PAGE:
A historic home in Laramie that has served as the American Studies house on the UW campus is in danger during the University of Wyoming's planning sessions to bring more student housing to the Laramie Campus. The Cooper House is on the National Register of Historic Places, but its location on the campus has it in a precarious situation.

The Cooper House was built in 1921 by Richard, Barbara, and John Cooper after inheriting their father's mineral rights. After Barbara passed away in 1979, the house was purchased by the University of Wyoming. In the mid-1980s, the University had previously slated the Cooper House for demolition in order to build a parking lot. The house was saved after pressure from citizens forced the University to pass a resolution to not demolish the Cooper House.

Currently, the University's Housing Task Force is meeting with the intention of deciding if the Cooper House is the right location for new dormitories on the UW Campus. A petition has been started calling for its protection, and citizens are asked to attend the meeting at the Gateway Center on June 17 at noon to voice their opinion on the matter.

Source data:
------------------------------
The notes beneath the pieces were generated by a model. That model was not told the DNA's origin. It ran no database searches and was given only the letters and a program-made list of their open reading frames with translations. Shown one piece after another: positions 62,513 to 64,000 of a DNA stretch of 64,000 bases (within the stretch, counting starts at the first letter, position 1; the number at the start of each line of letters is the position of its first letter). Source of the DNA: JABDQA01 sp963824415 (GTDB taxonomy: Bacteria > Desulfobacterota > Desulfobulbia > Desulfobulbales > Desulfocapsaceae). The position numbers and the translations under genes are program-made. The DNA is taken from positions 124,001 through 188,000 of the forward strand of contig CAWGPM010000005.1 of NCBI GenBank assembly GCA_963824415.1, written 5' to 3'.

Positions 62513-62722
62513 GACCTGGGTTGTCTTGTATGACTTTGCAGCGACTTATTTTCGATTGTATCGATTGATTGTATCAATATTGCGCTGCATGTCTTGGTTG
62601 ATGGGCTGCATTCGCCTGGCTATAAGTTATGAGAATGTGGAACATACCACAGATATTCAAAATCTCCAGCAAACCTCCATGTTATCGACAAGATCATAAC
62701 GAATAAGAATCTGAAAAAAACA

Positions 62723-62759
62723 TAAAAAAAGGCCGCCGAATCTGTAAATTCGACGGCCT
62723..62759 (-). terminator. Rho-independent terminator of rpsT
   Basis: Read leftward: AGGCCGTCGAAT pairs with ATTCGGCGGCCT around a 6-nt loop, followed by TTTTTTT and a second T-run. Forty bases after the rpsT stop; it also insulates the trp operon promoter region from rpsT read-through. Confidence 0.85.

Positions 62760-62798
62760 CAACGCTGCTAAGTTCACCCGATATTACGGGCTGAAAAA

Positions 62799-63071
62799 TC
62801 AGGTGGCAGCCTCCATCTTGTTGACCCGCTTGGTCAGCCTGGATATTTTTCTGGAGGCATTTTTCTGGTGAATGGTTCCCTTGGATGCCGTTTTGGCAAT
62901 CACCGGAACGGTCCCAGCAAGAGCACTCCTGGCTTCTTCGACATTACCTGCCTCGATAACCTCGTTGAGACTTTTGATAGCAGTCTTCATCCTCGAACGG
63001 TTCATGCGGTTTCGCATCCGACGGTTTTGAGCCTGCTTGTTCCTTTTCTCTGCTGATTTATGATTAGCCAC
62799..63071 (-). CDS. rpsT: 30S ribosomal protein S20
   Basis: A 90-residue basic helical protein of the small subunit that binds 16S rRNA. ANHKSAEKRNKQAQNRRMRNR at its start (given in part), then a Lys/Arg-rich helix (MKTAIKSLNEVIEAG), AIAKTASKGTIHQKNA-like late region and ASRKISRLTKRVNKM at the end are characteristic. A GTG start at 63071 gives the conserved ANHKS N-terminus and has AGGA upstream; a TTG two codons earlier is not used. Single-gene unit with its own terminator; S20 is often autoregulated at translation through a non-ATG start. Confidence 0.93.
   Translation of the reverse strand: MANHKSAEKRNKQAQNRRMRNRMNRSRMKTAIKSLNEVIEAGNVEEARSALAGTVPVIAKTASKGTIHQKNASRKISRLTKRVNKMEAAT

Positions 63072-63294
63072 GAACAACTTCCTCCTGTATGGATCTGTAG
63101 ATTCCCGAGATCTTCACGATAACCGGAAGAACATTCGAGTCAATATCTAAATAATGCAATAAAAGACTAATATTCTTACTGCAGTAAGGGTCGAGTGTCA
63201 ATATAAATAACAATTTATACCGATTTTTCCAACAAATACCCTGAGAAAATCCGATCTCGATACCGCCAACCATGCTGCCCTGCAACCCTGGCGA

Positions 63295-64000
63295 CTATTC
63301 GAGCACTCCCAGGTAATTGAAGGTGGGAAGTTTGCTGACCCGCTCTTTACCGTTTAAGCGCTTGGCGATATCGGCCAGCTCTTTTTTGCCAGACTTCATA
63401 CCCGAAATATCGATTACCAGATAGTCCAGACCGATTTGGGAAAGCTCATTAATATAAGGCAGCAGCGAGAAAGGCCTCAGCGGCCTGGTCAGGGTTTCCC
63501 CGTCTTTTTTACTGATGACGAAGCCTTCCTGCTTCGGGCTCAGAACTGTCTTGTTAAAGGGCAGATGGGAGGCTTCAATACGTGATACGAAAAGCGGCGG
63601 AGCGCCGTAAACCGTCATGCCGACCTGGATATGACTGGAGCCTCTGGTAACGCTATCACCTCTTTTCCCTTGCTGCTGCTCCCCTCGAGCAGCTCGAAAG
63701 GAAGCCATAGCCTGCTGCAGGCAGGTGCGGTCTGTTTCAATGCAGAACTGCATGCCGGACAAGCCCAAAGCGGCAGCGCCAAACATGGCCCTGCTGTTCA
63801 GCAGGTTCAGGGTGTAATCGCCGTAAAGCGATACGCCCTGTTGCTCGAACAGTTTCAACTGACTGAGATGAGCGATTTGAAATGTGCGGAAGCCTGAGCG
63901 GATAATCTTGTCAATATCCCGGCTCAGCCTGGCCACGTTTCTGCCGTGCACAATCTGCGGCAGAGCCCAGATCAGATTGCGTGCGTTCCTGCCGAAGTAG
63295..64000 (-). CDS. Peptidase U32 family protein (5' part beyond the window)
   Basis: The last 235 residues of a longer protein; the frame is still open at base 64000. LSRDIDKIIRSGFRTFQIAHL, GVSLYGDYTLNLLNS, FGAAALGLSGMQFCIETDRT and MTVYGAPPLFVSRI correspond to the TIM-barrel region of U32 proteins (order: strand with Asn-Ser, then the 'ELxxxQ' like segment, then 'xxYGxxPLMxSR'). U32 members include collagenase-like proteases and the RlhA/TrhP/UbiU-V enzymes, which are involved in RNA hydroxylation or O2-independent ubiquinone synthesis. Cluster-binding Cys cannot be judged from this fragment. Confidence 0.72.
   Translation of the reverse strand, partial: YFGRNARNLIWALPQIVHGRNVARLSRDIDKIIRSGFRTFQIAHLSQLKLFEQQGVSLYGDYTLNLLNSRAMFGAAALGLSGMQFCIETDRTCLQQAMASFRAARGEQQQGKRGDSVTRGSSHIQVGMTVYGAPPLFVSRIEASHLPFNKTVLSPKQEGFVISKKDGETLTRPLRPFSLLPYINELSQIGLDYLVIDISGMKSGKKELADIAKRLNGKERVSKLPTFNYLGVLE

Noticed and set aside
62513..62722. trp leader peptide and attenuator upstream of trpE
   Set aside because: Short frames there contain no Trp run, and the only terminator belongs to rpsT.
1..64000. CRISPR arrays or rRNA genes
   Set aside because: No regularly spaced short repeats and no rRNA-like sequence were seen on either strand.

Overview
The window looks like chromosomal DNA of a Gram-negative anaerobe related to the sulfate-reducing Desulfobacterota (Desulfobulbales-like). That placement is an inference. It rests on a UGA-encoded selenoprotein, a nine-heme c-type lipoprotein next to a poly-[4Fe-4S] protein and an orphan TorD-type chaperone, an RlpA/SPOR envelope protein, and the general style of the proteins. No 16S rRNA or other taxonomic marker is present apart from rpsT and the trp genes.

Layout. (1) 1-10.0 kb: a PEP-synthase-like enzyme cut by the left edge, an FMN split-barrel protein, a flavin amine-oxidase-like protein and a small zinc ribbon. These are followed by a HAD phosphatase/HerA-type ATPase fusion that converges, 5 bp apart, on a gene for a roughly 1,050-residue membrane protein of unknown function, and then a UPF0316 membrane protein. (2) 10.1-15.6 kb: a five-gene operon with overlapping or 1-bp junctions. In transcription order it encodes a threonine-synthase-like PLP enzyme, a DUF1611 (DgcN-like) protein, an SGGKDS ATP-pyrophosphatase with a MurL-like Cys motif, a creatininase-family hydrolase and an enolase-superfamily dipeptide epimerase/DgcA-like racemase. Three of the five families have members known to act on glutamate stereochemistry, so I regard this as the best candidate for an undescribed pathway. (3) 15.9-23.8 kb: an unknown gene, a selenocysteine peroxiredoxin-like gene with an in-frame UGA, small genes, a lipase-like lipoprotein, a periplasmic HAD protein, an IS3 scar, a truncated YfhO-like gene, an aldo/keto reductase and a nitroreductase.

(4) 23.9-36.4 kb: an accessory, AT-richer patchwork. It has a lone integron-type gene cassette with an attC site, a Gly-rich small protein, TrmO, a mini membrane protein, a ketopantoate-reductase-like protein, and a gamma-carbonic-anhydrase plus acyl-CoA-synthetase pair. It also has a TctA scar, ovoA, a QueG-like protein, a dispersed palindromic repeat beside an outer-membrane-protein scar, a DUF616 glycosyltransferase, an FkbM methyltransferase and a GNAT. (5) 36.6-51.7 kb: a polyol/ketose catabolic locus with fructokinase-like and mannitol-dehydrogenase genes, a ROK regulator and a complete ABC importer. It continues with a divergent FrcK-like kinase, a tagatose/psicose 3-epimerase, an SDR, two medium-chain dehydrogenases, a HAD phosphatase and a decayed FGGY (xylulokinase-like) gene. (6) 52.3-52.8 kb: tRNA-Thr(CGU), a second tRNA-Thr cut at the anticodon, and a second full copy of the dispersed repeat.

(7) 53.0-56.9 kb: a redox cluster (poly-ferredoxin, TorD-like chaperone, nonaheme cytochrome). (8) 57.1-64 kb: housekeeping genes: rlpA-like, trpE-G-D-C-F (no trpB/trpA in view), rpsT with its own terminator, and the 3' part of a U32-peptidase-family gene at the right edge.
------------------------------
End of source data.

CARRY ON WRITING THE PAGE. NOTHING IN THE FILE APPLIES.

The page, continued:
"The Cooper Mansion is architecturally significant in Laramie and the entire state of Wyoming for its unique combination of two early 20th century period-revival styles, Mission Revival, based on the architecture of California missions, and Pueblo Revival, based on Pueblo-Indian building traditions in New Mexico." reads the University of Wyoming's page on the Cooper House.